By Michael J. Pellowski
Archie's Double Digest #164 - November 2005
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Extra resources for Archie's Double Digest 164 (November 2005)
And one of them, named Sheffield, a mercer, 'and they went on land to refresh themselves. And one of them, named Sheffield, a fabric-dealer,' cam in to an hows and axed [aksed] for mete, and specyally he axyd after eggys. came into a house and asked for meat, and especially he asked after eggs. ' And the goode wyf answerede. that she coude no frenshe. lind the good woman answered that she could no French. ' And the marchaunt was angry. for he also coude speke no frenshe. ' [NOTE: coude = 'was able to, knew (how to)'] but wolde haue hadde eggesl and she vnderstode hym not I but would have had eggs; and she understood him not.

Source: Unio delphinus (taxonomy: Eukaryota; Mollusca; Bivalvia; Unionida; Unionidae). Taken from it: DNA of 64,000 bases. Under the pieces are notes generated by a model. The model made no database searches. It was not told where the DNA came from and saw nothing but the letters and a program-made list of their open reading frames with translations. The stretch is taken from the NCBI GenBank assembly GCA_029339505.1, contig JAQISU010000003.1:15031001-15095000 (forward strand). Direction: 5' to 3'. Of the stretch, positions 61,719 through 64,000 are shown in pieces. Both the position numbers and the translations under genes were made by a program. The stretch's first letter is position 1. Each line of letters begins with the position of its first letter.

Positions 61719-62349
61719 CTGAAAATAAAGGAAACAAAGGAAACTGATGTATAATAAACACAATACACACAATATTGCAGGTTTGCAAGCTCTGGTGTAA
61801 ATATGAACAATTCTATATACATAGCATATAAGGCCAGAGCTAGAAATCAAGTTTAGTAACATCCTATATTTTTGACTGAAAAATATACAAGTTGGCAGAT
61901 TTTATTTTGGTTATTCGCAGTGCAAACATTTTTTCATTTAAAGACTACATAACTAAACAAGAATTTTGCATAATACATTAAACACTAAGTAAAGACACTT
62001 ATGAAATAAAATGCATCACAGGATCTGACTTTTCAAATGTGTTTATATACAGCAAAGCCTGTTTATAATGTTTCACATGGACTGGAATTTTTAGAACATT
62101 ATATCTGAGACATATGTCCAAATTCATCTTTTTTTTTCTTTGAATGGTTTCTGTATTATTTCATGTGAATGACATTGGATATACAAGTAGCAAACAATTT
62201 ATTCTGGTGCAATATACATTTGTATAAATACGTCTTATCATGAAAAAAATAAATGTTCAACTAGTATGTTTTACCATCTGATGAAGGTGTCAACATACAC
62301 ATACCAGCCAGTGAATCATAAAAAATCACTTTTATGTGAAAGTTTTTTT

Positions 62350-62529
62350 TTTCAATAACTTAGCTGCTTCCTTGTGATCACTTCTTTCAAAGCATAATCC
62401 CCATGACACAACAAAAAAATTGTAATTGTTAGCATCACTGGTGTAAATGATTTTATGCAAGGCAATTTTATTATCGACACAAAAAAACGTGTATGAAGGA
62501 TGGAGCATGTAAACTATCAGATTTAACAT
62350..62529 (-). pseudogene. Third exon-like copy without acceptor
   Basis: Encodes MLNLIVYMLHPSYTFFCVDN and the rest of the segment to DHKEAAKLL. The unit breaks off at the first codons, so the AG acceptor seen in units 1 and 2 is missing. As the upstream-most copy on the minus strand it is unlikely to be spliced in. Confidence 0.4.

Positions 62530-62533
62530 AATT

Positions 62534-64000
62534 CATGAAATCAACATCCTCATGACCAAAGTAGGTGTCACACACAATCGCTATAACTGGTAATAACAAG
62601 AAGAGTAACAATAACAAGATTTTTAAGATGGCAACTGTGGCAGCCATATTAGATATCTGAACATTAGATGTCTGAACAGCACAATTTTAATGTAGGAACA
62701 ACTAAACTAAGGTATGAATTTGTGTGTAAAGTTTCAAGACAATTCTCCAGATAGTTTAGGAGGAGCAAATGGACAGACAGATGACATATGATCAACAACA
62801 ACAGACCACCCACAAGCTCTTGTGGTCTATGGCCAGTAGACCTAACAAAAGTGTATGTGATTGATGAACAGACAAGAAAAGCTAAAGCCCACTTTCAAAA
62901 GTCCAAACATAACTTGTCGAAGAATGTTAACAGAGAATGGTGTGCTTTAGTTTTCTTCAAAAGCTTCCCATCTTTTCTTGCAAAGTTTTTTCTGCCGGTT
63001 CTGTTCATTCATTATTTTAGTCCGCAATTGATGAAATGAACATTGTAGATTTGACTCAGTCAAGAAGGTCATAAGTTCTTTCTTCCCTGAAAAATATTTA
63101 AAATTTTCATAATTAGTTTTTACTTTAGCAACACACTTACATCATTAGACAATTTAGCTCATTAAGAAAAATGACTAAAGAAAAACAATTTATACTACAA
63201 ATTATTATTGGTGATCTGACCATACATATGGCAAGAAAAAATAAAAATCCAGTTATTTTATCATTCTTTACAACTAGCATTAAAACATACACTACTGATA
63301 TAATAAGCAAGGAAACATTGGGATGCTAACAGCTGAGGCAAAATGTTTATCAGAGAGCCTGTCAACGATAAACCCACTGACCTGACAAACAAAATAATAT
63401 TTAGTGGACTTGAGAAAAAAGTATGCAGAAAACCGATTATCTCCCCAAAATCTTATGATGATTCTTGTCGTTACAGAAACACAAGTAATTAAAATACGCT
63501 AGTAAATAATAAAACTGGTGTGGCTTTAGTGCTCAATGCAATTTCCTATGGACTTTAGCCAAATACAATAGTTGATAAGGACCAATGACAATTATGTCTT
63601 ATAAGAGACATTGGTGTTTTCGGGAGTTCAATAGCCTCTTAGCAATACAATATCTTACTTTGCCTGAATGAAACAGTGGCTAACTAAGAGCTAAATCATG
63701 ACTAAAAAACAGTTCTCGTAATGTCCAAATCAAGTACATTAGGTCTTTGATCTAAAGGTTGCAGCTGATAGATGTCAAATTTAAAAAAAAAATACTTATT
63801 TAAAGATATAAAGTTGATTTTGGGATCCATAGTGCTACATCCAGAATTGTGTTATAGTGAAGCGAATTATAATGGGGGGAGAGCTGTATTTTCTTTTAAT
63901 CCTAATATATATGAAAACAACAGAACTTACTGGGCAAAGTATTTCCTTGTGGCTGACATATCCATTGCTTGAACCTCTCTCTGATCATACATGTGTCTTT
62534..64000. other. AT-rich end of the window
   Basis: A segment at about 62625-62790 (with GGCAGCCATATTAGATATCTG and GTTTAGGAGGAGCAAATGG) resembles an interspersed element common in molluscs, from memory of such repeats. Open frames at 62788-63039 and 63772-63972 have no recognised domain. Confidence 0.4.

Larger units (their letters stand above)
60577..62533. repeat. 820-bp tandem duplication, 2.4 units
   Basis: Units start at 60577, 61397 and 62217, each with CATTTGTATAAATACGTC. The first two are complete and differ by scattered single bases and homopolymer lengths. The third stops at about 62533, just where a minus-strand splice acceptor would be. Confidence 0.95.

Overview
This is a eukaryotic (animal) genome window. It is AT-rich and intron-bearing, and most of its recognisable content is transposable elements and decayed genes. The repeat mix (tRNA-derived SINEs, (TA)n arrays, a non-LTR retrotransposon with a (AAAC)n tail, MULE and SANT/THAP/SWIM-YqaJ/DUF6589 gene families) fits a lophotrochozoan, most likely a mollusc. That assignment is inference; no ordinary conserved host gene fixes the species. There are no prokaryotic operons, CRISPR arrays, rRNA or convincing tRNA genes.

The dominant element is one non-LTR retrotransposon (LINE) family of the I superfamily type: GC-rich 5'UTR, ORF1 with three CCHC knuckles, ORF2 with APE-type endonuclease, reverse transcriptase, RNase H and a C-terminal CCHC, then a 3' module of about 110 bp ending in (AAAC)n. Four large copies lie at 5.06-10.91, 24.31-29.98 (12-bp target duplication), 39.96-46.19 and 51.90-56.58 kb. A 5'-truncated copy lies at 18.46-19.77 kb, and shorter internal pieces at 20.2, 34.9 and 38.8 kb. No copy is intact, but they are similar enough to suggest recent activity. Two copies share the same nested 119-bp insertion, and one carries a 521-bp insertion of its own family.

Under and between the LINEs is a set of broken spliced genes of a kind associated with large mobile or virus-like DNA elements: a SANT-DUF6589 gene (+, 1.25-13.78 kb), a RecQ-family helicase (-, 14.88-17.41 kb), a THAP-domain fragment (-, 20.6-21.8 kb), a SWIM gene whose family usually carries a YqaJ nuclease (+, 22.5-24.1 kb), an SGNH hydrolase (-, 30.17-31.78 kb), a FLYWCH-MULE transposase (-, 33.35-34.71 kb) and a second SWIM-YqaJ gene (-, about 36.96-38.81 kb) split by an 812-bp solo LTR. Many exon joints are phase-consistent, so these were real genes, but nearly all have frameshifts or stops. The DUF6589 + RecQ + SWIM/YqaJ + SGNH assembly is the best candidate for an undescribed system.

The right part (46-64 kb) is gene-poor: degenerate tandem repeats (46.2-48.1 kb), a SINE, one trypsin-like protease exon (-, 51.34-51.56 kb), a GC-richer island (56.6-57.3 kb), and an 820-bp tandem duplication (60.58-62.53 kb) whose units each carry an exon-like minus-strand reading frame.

The same change is seen in Proto-Gennanic *hulnis (from Proto-Indo-European *kolnis) > Old English hyll > Modem English hill 'hill', Old English myln > Modem English mill 'mill' (ultimately a loan in English from Vulgar Latin mulina 'mill'; compare French moulin and Spanish molina 'mill'). (2) In Finnish, an n assimilates totally to an I, r, or s in a preceding morpheme, as in kuul-nut > kuullut 'heard', pur-nut> purrut 'bitten', nous-nut> noussut 'risen' (-nut 'past participle'). 3 Partial contact regressive assimilation (1) Proto-Indo-European *swep-no- > Latin somnus 'sleep'.
Dissimilation is much rarer and is usually not regular (is sporadic), though dissimilation can be regular. Dissimilation often happens at a distance (is non-adjacent), though contact dissimilations are not uncommon. The following examples illustrate these various sorts of dissimilatory changes. (1) English dialects dissimilate the sequence of two nasals in the word chimney> chim(b)ley. (2) Instances of multiple occurrences of r within a word are often sporadically dissimilated in Romance languages; for example, sequences of Ir .
Archie's Double Digest 164 (November 2005) by Michael J. Pellowski